WASHINGTON — The House passed two tort reform bills Thursday and passed one more Friday morning.
Republicans have attempted to pass meaningful tort reform since pledging to do so in the 1994 Contract with America, but those efforts have stalled in the upper chamber.
The Fairness in Class Action Litigation Act (H.R. 985) passed 220 to 201. Fourteen Republicans voted against the legislation.
“I think it will be a big improvement for people getting justice,” House Judiciary Committee Chairman Bob Goodlatte, lead sponsor of told H.R. 985, told The Daily Caller. The bill, according to Goodlatte, intends to “maximize recoveries by deserving victims, and weed out unmeritorious claims that would otherwise siphon resources away from innocent parties.”
Oregon Democratic Rep. Peter Defazio sees the class action tort bill as harmful. “Well, you would prohibit class actions and basically say anybody who’s been harmed by a product has a right to sue individually. Well, that means you’re going to finance your own case. Good luck finding a lawyer, unless you’re rich, so it would be a huge step back for consumer protections,” he told TheDC.
The Innocent Party Protection Act (H.R. 725) passed 224 to 194 with 10 Republicans voting against the bill. The legislation protects individuals from being caught in a “dragnet lawsuit.”
“So if there’s a car accident, and they name every car on the street and every person watching, you can’t get out of it even though you’re innocent because they put you in it,” California Republican Rep. Darrell Issa said. “And this simply allows for a quick way to get out of it if you have nothing to do with it. So you’re dismissing the innocent parties, and the reason is that, often, the innocent parties are facing legal fees just to guard their position rather than being dismissed.”
The House met Friday morning to vote on the Lawsuit Abuse Reduction Act (H.R. 720). The bill passed 230 to 188. In the tort reform bill, H.R. 720, if a judge determines that an individual is a victim of frivolous lawsuit, the victim must at least be compensated damages related to the cost of defending a meritless suit. The bill would also mandate federal judges to penalize attorneys whose claims are later found to be frivolous.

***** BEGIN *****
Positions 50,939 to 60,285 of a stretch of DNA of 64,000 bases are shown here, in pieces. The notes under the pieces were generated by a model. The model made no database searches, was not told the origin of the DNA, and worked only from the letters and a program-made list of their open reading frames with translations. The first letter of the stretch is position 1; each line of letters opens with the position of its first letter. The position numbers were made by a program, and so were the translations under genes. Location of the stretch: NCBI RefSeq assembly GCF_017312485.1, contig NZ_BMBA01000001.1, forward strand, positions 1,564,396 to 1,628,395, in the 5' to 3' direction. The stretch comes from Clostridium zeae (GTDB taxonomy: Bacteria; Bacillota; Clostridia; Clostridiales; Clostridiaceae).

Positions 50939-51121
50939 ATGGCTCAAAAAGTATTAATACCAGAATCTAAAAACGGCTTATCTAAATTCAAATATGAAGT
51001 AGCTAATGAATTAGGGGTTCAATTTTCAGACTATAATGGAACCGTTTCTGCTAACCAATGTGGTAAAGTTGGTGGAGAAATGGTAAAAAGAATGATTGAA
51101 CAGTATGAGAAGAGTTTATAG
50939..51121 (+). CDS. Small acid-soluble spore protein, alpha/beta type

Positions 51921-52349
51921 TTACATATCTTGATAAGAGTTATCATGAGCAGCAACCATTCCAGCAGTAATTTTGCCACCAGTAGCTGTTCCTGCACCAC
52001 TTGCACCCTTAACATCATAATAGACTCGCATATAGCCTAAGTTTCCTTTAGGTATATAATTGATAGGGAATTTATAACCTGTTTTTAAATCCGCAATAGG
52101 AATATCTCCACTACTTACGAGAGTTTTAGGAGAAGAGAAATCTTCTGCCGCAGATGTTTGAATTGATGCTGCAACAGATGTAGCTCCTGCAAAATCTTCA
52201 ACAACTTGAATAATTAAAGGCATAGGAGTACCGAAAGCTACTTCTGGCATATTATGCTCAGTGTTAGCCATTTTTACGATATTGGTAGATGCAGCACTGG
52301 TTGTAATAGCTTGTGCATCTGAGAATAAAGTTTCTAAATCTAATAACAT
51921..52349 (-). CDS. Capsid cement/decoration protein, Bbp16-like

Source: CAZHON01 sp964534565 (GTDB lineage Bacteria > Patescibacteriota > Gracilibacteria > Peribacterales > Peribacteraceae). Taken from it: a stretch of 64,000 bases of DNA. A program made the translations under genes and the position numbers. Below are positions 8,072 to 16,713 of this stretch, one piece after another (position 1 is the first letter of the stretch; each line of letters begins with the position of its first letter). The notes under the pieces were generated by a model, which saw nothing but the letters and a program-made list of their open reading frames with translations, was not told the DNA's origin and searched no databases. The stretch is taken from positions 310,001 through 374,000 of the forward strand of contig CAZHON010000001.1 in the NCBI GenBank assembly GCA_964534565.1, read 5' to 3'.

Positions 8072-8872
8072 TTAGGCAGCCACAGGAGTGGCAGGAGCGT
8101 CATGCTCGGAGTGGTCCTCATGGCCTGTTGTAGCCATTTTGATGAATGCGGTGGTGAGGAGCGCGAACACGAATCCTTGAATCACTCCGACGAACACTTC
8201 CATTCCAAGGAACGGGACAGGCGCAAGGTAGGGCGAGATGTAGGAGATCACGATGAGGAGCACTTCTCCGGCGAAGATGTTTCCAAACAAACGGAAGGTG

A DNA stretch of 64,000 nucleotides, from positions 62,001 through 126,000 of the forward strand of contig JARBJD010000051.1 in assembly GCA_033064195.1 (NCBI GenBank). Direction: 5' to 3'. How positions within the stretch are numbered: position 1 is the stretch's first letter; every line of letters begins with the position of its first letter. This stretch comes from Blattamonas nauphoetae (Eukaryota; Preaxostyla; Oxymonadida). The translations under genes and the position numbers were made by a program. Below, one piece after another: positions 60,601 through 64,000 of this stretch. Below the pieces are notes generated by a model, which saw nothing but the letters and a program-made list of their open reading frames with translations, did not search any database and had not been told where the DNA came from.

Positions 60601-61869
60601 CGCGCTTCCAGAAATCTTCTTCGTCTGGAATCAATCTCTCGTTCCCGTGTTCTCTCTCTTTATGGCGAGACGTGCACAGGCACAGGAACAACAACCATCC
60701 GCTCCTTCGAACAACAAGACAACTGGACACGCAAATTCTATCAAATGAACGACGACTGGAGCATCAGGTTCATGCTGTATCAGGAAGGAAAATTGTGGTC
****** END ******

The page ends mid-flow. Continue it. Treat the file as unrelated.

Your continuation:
“Nowhere else in tort law can you prove that you were a victim of some abuse and the judge has discretion to give you nothing,” Issa said.
The America Bar Association sent a letter to Chairman Goodlatte and Ranking Member John Conyers decrying the H.R. 720.
“There simply is no proof that the problems with groundless litigation have gotten worse since the
1993 amendments went into effect,” the ABA wrote. The lawyers’ organization later stated, “Even if frivolous lawsuits have increased in recent years, there simply is no evidence that the proposed changes to Rule 11 would deter the filing of non-meritorious lawsuits.”
The next step for the tort bills is the more difficult one and Democrats are counting on the Senate to be a firewall once again to stop any tort reform bills from Republicans. Other tort reform bills are coming up through the pipeline as well.
The Protecting Access To Care Act (H.R. 1215) caps specific medical malpractice payments at $250,000 across the country. The legislation was voted out of the House Judiciary Committee on Tuesday.
“Well, hopefully the Senate will be less boneheaded about this and there’ll be no impact,” Defazio said.
The Oregon Democrat later said, “They did some similar things or tried to do some similar things in the Gingrich Contract on America, and my recollection is most of them fell short in the Senate.”